Sask. justice minister unable to say when police oversight body, due last year, will be operational

·2 min read
Saskatchewan's new team for investigating deaths and other serious police-involved incidents was supposed to launch last fall, but the team still isn't operational.  (CBC - image credit)
Saskatchewan's new team for investigating deaths and other serious police-involved incidents was supposed to launch last fall, but the team still isn't operational. (CBC - image credit)

Saskatchewan's justice minister says the launch of an independent, civilian-led police oversight team remains a priority for the government, even though it's been more than half a year since it was supposed to be up and running.

The Serious Incident Response Team (SIRT) will be tasked with investigating any death or serious injury that involves police, including on and off-duty municipal and RCMP officers.

The government had said SIRT would be operational in the fall of 2021. In November, when it still wasn't up and running, the former justice minister said it would be operational by the end of 2021, but it didn't launch.

"There have been some staffing challenges. We want to make sure we get it absolutely right, and everything is still a go, just with a slight delay," said Justice Minister Bronwyn Eyre, adding COVID-19 created workplace challenges in several sectors.

"There's nothing to read into that beyond a bit of an extended timeline for what will still be carried out. It's still a priority, absolutely."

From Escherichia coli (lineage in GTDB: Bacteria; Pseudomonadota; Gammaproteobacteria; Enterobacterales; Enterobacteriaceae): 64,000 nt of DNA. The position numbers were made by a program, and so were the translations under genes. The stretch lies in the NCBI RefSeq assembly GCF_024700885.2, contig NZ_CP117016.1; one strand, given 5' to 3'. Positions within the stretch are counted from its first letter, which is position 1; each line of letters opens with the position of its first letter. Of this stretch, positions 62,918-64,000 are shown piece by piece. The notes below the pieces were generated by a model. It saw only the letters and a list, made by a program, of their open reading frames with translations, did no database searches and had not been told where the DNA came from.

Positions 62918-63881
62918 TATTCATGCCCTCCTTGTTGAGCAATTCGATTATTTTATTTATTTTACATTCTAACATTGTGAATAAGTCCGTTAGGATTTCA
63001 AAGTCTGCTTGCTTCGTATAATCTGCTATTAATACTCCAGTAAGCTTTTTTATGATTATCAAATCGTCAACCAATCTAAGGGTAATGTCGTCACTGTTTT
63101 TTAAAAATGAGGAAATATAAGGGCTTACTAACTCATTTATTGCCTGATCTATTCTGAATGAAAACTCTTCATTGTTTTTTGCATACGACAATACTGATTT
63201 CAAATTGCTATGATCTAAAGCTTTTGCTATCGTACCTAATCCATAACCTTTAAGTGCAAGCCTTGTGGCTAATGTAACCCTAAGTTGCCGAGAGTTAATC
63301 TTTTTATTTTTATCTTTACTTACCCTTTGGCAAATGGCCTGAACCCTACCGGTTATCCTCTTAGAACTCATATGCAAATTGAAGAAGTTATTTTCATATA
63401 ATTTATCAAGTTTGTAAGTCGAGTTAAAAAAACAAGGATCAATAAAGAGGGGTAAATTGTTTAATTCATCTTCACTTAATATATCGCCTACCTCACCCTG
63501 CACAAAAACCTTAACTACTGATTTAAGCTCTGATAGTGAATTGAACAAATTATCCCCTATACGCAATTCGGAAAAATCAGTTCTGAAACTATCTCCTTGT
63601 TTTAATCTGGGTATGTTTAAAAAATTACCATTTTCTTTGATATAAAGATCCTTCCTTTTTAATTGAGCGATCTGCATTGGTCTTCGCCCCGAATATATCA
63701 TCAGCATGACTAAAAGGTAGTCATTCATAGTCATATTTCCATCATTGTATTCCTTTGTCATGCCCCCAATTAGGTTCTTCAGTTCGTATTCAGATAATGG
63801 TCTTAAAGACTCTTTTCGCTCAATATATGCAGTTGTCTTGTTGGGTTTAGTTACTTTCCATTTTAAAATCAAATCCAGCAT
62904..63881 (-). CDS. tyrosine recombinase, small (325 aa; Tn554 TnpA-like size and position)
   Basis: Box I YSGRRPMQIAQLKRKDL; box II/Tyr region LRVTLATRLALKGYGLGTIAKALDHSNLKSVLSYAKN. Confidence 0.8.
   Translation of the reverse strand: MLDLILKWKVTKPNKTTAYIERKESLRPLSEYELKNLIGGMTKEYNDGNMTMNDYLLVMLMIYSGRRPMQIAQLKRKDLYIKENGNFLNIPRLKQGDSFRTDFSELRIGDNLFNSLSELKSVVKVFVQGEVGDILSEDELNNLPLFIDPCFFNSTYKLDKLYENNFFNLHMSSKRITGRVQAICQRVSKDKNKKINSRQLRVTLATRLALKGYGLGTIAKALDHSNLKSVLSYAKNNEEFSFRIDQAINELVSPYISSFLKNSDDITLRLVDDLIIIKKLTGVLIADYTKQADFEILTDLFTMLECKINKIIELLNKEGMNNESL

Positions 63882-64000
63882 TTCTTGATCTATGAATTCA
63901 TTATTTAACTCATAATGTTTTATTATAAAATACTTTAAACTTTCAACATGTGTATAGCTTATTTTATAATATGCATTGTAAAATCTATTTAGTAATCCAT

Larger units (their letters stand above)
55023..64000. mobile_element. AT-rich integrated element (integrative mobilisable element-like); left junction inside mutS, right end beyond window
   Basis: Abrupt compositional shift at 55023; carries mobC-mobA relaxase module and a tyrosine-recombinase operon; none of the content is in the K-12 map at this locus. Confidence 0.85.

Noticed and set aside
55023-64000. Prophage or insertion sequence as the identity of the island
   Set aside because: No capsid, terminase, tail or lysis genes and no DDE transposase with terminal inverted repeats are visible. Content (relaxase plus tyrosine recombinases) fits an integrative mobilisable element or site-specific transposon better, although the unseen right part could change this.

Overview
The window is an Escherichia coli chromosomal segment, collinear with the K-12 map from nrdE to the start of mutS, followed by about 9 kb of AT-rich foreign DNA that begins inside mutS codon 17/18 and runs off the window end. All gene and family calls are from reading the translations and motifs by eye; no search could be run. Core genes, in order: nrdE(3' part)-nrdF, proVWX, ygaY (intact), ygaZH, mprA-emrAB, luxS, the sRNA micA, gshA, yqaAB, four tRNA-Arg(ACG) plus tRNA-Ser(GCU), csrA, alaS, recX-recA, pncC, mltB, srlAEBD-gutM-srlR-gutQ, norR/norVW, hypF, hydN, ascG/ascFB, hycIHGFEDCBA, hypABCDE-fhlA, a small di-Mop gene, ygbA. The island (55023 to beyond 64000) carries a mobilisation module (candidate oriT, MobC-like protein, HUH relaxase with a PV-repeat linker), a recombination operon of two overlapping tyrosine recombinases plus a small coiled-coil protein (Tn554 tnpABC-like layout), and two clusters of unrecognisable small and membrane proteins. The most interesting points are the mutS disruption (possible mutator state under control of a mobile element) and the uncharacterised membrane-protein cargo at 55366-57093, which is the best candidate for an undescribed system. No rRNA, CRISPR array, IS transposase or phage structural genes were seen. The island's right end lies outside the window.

The delay means police officers are still investigating other police officers in situations that involved harm, or death, to another person.

For example, a police officer killed a 26-year-old man on Sunday near Belle Plaine, Sask., following a six-hour long standoff. RCMP said the man had pointed a firearm at them and did not respond to orders, but did not release any evidence showing what happened.

Saskatoon police officers will investigate the incident, with SIRT acting as an observer, according to a government spokesperson. The police are not required to release a public report about their findings.

Saskatchewan's model has been criticized in the past for the perceived absence of impartiality and transparency. 

Saskatchewan is the only province in Western Canada that doesn't have an independent police oversight agency.

Eyre said the government is working to get the program launched, although she wasn't able to answer when SIRT would be operational or how many roles still needed to be filled

"As soon as as we have everything in place that we need in light of of staffing and other challenges, and getting the right people for what will be a very important role for that person and others involved in SIRT, we will go ahead as planned."

A government spokesperson said in an email that the team is "engaging with police agencies to take on an oversight role in serious incidents" and that SIRT is currently recruiting investigators and "developing its operational capacity."

If it becomes operational, SIRT will be responsible for investigating alleged cases of sexual assault, serious injury, death or interpersonal violence arising from the actions of on- and off-duty police officers.

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